By W.J. Hennigan
Updated: February 13, 2018 5:19 PM ET

The nation’s top spies told Congress Tuesday that Russia has taken steps to influence the 2018 U.S. midterm elections and plans to harness an arsenal of propaganda, social media, false personas, other means of influence to try to meddle in the American political system.

Director of National Intelligence Dan Coats said Russia has determined that cyber operations to disrupt the 2016 presidential campaign was “successful,” and this year’s midterms is the next likely target. With voting in some parts of the country beginning in March, the intelligence community is educating state and local governments for the attacks, he said.

“We need to inform the American public that this is real, that this is going to happen,” he told the Senate Intelligence Committee. America needs “to stand up and say we’re not going to allow some Russian to tell us how to vote, how we ought to run our country. And I think there needs to be a national cry for that.“

The Russians have learned lessons and “upped their game” since President Donald Trump’s unexpected victory in the 2016 election, utilizing advertisements and “fake news” articles on Facebook and other social media platforms, Coats said, calling the tactic “pervasive.”

Coats was joined in testimony by other intelligence chiefs that included Central Intelligence Agency Director Mike Pompeo and National Security Agency Director Mike Rogers, who both agreed that Moscow had already taken steps to influence the 2018 elections.

“We have seen Russian activities and intentions to have an impact on the next election cycle,” Pompeo said.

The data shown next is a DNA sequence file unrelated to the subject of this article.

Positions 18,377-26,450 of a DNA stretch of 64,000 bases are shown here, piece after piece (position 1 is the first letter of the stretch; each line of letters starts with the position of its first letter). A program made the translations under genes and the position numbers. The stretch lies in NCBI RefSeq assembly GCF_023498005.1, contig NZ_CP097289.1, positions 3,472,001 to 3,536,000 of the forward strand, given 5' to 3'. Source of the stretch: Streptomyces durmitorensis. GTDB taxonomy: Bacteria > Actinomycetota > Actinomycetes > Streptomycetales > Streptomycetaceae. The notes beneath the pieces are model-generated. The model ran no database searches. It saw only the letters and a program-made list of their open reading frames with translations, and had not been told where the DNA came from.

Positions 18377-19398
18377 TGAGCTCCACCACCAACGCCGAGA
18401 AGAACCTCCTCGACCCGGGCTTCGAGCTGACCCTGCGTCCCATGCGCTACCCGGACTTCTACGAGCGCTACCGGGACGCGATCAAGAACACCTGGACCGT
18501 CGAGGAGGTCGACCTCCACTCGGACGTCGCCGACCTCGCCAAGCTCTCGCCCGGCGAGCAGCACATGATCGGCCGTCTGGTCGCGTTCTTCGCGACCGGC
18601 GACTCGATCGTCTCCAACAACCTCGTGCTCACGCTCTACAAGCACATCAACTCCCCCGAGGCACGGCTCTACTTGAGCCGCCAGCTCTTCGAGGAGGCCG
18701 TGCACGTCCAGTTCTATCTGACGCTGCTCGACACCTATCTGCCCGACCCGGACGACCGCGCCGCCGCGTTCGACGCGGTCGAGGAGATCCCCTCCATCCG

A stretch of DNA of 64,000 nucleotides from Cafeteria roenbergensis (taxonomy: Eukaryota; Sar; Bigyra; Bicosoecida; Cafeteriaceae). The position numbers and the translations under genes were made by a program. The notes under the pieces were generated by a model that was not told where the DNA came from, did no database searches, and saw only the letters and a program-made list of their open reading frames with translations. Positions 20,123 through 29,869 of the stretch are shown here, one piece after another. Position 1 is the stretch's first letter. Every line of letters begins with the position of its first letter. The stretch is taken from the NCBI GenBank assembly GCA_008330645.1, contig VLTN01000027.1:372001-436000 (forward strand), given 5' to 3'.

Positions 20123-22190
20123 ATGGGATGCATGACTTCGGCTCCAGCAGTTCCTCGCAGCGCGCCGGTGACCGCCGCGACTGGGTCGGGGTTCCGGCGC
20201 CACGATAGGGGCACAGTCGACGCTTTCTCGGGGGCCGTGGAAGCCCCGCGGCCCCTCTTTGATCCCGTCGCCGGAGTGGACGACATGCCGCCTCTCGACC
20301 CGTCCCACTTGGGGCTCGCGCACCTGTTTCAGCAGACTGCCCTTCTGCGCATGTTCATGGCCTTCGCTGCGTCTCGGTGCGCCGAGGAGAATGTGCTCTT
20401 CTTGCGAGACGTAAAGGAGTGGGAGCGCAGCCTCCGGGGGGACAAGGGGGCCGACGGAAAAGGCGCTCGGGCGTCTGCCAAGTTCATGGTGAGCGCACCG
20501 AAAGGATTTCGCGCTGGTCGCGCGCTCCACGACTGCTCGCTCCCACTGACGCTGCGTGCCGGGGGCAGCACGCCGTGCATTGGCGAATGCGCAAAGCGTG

Russia was at the center of the committee’s annual hearing on worldwide threats where the heads of the nation’s top spy agencies were represented, a group which also included Defense Intelligence Agency Director Lt. Gen. Robert Ashley and National Geospatial-Intelligence Agency Director Robert Cardillo.

The intelligence chiefs stressed that Russia was attempting to undermine Western democracies through its ongoing information war waged by humans and automated computer programs known as bots on websites like Twitter, Facebook, Reddit and Google. Their testimony was in stark contrast to the President’s repeated claims that there was no meddling in the 2016 election. Trump has cast doubt on the evidence that the Kremlin tried to influence Americans, calling it “fake news” and a “hoax.”

Sen. Jack Reed, a Rhode Island Democrat, asked several of the intelligence chiefs whether the President had asked them to specifically focus on blocking the possibility of Russia’s meddling. They responded that Trump made no such direct request of them.

Sen. Richard Burr, Republican of North Carolina and chairman of the committee, said a comprehensive overview of findings about what happened during the 2016 election will be made public before this year’s primary elections so that security can be intensified.

“We realize that we have to answer for the American people: What did Russia do to mess with the 2016 elections?” he said.

“Cyber is clearly the most challenging threat vector this country faces,” Burr said. “It’s also the most concerning, given how many aspects of our daily lives in the United States can be disrupted by a well-planned, well-executed cyberattack.”

The intelligence community also expects Russia will conduct “bolder and more disruptive cyber operations,” throughout Europe, particularly at North Atlantic Treaty Organization allies. It will use the conflict in Ukraine as a testing ground to disrupt energy grids, hack-and-leak influence operations, and other digital attacks. It will apply those lessons to “probe U.S. and allied critical infrastructures,” he said.

Sen. Mark Warner of Virginia, the highest-ranking Democrat on the committee, said the Russian threat “did not begin in 2016, and it certainly didn’t end with the election.”

“What we are seeing is a continuous assault by Russia to target and undermine our democratic institutions, and they are going to keep coming at us,” he said.

 

Write to W.J. Hennigan at william.hennigan@time.com.

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